As per a report from Reuters, the latest in China’s negative stance against cryptocurrencies has seen the nation’s state planner, stating that it wants to ban Bitcoin (BTC) mining according to a draft list of industrial activities that the agency is seeking to stop.
Currently, China is the world’s largest market for computer hardware which is designed specifically for mining Bitcoin and other cryptocurrencies. This is despite the fact that this industry previously fell under a regulatory grey area in the nation.
On Monday, The National Development and Reform Commission (NDRC) stated that it was to seek public opinion on an updated list of industries that it wants to restrict or completely abolish. The list was first published back in 2011 and has since gone through several revisions.
The draft of the latest revised list added crypto mining to over 450 activities that the NDRC has argued should be removed as they do not adhere to laws and regulations, are unsafe and because they contribute to the pollution of the environment.
The draft did not allude to a set date or plan on how it would eliminate Bitcoin mining which means that activities of this nature should be phased out immediately, the document stated, and the public only has until May 7th to comment on the points laid out in the paper.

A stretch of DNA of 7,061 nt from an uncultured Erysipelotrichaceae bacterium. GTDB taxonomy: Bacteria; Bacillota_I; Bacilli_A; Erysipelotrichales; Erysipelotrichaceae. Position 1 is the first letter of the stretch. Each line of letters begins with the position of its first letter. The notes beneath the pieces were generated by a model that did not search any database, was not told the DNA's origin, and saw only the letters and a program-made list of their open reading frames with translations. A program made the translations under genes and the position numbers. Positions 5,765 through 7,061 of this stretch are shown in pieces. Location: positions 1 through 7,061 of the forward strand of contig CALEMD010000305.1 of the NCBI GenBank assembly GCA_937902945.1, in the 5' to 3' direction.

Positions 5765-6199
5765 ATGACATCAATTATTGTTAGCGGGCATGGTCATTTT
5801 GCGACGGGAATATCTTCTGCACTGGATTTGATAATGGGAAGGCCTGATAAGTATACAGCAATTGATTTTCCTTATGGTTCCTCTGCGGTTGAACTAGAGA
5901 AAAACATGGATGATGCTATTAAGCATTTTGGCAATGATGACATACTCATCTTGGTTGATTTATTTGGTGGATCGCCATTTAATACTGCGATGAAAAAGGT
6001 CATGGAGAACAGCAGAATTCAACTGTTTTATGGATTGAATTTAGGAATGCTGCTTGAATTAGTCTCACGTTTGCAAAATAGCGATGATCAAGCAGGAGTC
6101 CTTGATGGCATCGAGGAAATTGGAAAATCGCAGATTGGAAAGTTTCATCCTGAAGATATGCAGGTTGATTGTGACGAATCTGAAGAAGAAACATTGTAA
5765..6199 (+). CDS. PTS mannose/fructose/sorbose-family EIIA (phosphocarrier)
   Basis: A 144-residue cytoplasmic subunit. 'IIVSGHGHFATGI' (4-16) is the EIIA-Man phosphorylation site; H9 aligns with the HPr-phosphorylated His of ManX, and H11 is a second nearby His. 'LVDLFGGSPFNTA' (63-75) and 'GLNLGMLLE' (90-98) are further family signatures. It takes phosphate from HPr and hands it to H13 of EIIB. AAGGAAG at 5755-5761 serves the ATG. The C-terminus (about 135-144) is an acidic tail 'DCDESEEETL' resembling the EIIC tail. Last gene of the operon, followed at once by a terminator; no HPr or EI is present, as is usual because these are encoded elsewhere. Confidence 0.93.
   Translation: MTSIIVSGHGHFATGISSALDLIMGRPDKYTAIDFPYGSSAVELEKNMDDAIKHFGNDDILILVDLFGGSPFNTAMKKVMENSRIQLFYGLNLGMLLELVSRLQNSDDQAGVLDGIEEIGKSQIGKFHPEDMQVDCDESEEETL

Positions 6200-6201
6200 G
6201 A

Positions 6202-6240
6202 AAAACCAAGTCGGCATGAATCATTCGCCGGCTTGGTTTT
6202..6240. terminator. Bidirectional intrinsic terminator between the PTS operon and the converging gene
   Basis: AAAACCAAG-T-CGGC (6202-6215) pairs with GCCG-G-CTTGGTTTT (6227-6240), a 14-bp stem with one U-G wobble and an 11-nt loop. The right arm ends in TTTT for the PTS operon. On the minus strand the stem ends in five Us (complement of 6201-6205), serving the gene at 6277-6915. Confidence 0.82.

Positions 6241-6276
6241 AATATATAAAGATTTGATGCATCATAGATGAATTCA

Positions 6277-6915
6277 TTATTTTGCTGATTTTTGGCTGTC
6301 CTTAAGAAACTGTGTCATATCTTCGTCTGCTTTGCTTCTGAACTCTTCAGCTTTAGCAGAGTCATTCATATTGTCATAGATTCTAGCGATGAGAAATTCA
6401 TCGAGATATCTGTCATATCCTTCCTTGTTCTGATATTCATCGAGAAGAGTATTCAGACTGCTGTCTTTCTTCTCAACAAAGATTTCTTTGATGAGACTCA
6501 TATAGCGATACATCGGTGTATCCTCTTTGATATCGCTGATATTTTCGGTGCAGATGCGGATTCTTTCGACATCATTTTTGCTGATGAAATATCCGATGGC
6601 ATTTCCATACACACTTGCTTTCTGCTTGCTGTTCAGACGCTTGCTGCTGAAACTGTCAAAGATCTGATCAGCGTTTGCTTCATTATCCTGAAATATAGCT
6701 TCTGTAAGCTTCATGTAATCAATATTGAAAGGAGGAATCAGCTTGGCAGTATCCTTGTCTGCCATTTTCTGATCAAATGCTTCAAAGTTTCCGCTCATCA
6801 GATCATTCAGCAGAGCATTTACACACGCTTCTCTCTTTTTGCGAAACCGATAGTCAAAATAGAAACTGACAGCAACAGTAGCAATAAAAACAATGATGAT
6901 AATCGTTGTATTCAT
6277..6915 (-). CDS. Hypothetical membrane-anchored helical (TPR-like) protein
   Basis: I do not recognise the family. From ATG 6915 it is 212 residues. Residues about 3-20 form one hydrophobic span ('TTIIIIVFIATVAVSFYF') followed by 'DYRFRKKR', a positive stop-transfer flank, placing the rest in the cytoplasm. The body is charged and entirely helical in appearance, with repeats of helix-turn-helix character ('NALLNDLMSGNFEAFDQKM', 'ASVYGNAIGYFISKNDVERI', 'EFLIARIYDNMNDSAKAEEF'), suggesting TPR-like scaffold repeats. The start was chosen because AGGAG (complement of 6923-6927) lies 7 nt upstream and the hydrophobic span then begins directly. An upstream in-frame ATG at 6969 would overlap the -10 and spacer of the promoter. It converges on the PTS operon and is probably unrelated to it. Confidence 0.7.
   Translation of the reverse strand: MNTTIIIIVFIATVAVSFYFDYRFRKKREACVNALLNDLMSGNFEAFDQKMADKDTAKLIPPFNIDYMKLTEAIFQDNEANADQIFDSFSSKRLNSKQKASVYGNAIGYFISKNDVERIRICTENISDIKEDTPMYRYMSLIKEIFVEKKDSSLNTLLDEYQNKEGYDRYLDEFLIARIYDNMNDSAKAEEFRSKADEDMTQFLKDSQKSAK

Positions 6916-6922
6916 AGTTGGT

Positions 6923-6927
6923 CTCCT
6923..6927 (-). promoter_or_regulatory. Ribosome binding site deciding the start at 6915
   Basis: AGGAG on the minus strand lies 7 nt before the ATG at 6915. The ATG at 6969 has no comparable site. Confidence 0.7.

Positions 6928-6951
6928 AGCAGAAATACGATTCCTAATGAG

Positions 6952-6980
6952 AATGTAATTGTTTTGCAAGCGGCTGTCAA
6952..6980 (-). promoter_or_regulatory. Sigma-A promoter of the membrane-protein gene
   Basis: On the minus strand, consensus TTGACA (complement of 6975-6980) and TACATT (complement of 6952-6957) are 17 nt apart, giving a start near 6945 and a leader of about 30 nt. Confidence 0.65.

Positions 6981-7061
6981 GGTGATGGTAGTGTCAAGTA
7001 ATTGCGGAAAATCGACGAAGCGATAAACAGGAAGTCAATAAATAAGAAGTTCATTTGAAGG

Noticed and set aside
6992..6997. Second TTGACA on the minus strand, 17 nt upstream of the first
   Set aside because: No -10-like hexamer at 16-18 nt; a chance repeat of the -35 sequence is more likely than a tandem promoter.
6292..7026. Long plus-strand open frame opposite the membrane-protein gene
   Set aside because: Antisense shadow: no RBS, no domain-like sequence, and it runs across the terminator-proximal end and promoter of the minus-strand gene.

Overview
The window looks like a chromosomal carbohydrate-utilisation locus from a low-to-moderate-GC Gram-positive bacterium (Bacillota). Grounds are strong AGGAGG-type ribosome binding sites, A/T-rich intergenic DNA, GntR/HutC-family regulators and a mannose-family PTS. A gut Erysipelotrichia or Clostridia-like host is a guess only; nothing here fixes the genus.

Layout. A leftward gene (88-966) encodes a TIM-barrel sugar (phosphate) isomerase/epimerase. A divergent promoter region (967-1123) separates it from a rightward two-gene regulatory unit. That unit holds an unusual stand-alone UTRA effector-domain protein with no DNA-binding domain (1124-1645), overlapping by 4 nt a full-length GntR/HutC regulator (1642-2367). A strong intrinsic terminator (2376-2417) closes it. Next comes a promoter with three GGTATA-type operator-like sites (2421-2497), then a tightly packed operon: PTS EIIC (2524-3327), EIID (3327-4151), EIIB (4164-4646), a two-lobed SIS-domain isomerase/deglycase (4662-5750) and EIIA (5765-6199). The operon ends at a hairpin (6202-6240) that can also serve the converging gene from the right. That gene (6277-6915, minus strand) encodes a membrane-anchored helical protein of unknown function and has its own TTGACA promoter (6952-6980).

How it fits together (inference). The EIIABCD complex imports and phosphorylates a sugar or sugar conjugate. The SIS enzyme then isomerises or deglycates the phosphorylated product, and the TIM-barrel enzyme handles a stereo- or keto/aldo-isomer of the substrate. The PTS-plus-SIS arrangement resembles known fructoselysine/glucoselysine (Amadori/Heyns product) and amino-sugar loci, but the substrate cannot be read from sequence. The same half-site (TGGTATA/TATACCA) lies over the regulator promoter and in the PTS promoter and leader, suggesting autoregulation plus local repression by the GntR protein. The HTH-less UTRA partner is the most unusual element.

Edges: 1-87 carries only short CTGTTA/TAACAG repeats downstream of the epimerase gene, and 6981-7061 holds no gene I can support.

The Security Times, which is a government-owned publication, stated on Tuesday that the draft list “distinctly reflects the attitude of the country’s industrial policy” towards to the crypto sector.
Just last week saw the price of Bitcoin rise by almost 20% which is the digital assets best since the crypto craze in 2017, breaking the $5,000 mark for the first time since mid-November.
As of Tuesday, Bitcoin was trading at $5,190 and climbing.
As many in the crypto community know, the cryptocurrency sector in China has been under heavy scrutiny since 2017, when regulatory bodies began banning initial coin offerings (ICOs) and started shutting down crypto exchanges.
Furthermore, China has also clamped down on crypto mining, pushing many firms to shut down, including some of the worlds largest who have subsequently had to relocate their bases of operations to crypto-friendly countries.
As mentioned above, Chinese companies are among some of the largest manufacturers of mining equipment and just last year three of the biggest players in the mining industry filed for initial public offerings on the Hong Kong Stock Exchange in order to raise billions in funding.
However, two of the largest and most-renowned firms, Bitmain Technologies and Canaan Inc, have both seen their applications lapse.